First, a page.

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From savers to spenders

April 19, 2011

After three decades of talking to baby boomers about saving, the financial industry is now turning its attention to spending. It’s a matter of demographics. As more and more boomers reach retirement age, they’re increasingly tapping into the IRA and 401(k) assets that they’ve so carefully accumulated — and many of them are worried that those nest eggs won’t be sufficient to carry them through retirement.

“Savings to Last a Lifetime: The Changing Needs of American Retirees” was the topic of an executive roundtable in Washington, DC last Friday, hosted by The Aspen Institute Initiative on Financial Security as part of the program for National Retirement Planning Week. Representatives from the federal government, the financial industry and consumer organizations met to discuss this “decumulation phase” of the retirement planning process.

Many of the participants noted that savers could use help envisioning how lump sums translate into a steady income — and the financial industry is already developing tools to meet that need. For example, Putnam has posted a Lifetime Income Analysis on its website that allows individuals to see whether their current savings rate is on track to meet their retirement income goals. And beginning this year, the federal government has taken steps to help its employees plan for the future. The annual statements for its Thrift Savings Plan now provides a lifetime income equivalent of the account balance. Michael Davis, Deputy Assistant Secretary at the Department of Labor, commented, “It focuses the mind.”

But private employers are hesitant to follow the federal government’s lead — mainly because they are concerned that they will be exposed to considerable fiduciary liability if they provide any long-term projections. Many of the industry representatives at the roundtable called for a regulatory “safe harbor” that allows plan sponsors to make lifetime income projections without fear of lawsuits, though one executive suggested that the Department of Labor take on the task of providing this information to plan participants directly.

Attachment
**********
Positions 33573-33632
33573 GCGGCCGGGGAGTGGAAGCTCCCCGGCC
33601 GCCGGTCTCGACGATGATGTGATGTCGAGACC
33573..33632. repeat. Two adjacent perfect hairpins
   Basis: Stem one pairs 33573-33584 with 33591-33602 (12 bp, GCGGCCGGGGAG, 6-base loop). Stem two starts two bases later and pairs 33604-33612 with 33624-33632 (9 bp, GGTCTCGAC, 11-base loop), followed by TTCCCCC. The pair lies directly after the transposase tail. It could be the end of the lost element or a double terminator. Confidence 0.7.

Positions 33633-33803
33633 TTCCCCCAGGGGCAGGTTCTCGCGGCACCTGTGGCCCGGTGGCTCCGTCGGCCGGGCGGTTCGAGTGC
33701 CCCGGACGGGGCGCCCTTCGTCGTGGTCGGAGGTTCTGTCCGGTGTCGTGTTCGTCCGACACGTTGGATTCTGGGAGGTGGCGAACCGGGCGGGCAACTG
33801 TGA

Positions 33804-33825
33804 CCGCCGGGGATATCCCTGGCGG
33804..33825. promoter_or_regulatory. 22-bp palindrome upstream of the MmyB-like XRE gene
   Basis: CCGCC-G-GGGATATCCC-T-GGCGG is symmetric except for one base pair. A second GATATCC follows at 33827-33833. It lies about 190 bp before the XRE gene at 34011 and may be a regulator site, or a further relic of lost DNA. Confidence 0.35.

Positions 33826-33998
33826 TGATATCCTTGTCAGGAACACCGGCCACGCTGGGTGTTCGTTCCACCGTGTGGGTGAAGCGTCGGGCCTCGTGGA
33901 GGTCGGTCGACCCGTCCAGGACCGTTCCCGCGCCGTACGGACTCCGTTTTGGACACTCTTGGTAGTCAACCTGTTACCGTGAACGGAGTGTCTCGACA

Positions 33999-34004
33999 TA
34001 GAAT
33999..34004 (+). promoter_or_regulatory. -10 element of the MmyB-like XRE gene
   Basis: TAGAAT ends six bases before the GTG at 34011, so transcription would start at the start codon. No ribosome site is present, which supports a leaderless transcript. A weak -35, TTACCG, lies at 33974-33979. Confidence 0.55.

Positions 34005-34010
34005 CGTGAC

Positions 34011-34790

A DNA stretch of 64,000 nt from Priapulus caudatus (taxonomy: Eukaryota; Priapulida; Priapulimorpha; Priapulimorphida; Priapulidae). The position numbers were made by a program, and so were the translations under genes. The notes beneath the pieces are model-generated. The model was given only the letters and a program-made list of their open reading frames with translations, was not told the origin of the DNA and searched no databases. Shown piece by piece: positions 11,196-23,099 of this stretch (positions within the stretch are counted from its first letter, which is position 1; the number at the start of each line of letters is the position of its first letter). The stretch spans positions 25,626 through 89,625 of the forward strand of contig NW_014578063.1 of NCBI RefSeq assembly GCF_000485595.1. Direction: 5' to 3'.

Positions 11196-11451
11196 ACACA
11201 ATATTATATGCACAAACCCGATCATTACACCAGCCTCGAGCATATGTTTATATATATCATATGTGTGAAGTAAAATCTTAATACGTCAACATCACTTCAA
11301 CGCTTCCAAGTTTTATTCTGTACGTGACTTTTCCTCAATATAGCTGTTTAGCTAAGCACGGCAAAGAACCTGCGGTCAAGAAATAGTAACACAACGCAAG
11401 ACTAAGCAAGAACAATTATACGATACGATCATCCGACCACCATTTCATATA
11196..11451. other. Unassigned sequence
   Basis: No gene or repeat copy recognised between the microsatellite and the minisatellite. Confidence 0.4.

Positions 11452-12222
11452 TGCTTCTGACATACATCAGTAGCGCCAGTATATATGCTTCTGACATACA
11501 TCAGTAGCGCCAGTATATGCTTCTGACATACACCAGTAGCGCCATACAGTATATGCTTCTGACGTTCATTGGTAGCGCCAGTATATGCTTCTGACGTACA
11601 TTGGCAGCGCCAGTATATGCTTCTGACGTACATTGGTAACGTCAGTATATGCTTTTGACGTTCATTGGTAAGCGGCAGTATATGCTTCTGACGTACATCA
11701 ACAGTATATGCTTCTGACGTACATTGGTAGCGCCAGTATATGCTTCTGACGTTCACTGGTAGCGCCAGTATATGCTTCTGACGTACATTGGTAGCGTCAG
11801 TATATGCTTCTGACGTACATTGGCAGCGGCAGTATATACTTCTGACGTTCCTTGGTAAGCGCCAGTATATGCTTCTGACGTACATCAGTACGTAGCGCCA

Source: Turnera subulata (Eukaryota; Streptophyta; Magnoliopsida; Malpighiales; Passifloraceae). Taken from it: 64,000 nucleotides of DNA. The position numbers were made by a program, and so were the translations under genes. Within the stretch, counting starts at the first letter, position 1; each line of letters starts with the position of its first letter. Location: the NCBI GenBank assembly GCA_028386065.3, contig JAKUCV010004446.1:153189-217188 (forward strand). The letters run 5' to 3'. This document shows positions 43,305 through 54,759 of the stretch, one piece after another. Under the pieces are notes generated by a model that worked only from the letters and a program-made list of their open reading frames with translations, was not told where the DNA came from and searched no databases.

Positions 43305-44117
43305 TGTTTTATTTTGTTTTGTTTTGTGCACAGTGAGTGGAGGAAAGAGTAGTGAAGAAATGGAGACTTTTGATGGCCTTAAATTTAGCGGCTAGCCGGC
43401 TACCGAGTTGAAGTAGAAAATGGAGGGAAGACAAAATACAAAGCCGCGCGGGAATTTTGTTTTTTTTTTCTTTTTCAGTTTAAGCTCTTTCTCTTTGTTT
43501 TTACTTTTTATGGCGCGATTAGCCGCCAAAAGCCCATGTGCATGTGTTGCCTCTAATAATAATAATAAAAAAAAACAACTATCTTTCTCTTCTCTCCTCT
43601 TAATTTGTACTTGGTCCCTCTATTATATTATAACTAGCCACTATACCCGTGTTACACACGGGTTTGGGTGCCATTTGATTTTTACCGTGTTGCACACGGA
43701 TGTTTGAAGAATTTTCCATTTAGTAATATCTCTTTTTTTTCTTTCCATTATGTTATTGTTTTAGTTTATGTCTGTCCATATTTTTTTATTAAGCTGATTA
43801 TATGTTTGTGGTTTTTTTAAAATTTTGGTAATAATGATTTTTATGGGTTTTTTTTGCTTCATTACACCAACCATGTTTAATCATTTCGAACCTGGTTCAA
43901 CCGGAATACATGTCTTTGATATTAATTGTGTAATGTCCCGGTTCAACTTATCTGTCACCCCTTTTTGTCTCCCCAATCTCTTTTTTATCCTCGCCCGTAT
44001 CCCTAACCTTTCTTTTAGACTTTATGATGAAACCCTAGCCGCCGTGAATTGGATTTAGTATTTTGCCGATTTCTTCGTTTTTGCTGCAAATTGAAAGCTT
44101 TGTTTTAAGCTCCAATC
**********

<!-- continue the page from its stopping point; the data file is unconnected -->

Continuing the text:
Everyone agreed that retirees need better options for converting their plan balances into a guaranteed income. Mark Iwry, Senior Advisor to the Secretary of the Treasury and Treasury’s Deputy Assistant Secretary for Retirement and Health Policy, noted that most retirement offer only an “all or nothing” option for annuitization upon retirement — even though most retirees want to take at least a portion of their accrued balance as a lump sum.

Gene Steuerle of The Urban Institute suggested an innovative approach to encouraging retirees to convert lump sums into steady income — by making it more attractive for them to defer receipt of Social Security payments, covering their income needs in the early years of their retirement by drawing down savings. Retirees incur a higher upfront cost, but receive a higher Social Security benefit for life in return.

The consensus opinion was that continued innovation is essential — innovation not just in products and communication but in regulation as well. As John Carter of Nationwide Financial phrased it, “Where innovation meets regulation can be very challenging.” Continued dialogue between the financial industry and its regulator will be critical to meeting the needs of tomorrow’s retirees.

NICSA is proud to be a member of the National Retirement Planning Coalition. Learn more about the Coalition at its website,

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